Linked to the above proposals, the Malta Maritime Forum is recommending the establishment of a dedicated maritime court. The forum salutes the extraordinary efforts made by the judiciary in dealing with existing maritime cases in an expeditious and timely manner. Nevertheless, in light of the expanse and breath of maritime cases, the increasing specialisation in maritime law and the expectations of the industry, the forum is now calling for the availability of specialised and dedicated judges to satisfy international expectations for the efficient and effective processing of cases concerning a myriad of issues which sooner or later could find themselves before a Maltese court.
The forum is pleased to note that the government is moving in the right direction by agreeing to extend the jurisdiction/competence of the Civil Court (Commercial Section) to maritime affairs (among other matters) – a decision which the forum has already wholeheartedly endorsed in public.
To this end, it has further contributed by submitting concrete proposals in writing to the authorities with respect to the modus operandi and range and scope of this extended competence. This direction of travel is deemed complementary to the country’s role and aspirations to continue to serve the region and beyond as a centre of excellence in the maritime field.
In its representations to the political leaders, the MMF acknowledged Malta’s National Transport Strategy but noted the absence of a specific policy document dedicated to the maritime industry. Such a document is required to provide statements of principle, objectives and direction to interested stakeholders. The document would ideally spell out the government’s vision and goals for the maritime industry.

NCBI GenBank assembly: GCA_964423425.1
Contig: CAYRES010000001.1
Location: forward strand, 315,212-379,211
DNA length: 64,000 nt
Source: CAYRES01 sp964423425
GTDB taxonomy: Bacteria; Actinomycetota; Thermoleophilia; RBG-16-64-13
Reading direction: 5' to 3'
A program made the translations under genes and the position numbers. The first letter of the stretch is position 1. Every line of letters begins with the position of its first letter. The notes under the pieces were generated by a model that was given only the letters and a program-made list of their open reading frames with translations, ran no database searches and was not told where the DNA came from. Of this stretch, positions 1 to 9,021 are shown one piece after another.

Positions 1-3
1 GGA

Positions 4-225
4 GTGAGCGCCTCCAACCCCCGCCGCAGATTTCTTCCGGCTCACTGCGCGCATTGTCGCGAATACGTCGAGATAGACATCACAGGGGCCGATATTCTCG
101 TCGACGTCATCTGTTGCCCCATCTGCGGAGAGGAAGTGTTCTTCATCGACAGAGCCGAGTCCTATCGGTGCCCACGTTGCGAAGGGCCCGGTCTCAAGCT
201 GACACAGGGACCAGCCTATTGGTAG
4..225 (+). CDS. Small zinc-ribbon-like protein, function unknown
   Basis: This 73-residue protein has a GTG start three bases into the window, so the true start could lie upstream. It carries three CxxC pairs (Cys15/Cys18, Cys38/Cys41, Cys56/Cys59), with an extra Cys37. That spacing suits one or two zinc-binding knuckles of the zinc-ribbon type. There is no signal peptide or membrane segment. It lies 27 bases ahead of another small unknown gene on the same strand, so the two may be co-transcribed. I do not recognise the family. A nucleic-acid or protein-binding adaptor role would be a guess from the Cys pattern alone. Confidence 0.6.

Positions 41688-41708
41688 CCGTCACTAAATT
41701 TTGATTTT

The forum contends that besides contributing to ensure that the industry is governed in an efficient, consistent, sustainable, safe and environmentally sound manner, a properly implemented National Maritime Transport Policy could give the country the tools it needs to harness Malta’s full potential of the blue economy.
In this context, the forum insisted that political leaders and national authorities offer their full, unrelenting and concrete backing to local and foreign investors in the maritime industry. The forum advised authorities to consult wherever necessary with individual operators and with the MMF itself on matters of policy which are material to investment decisions. Political leaders were reminded that Malta and key private sector maritime operators are competing in a global village and they expect nothing less than investor-friendly conditions.
At the same time, the forum called for a clear and properly communicated programme of infrastructural works within the ports of Malta with deadlines for completion.
While warning against underestimating the strategic and economic importance of the maritime industry to the country, the forum made further recommendations regarding education and skills availability in the industry, as well as about reviewing some outdated regulatory/enforcement parameters and work practices within the maritime industry which inhibit the development of new business.
With this in mind, the Malta Maritime Forum recommended a more maritime-centred approach to national policy by giving more focus and importance to matters relating to the maritime industry and those who invest in it.
Kevin J. Borg, CEO, Malta Maritime Forum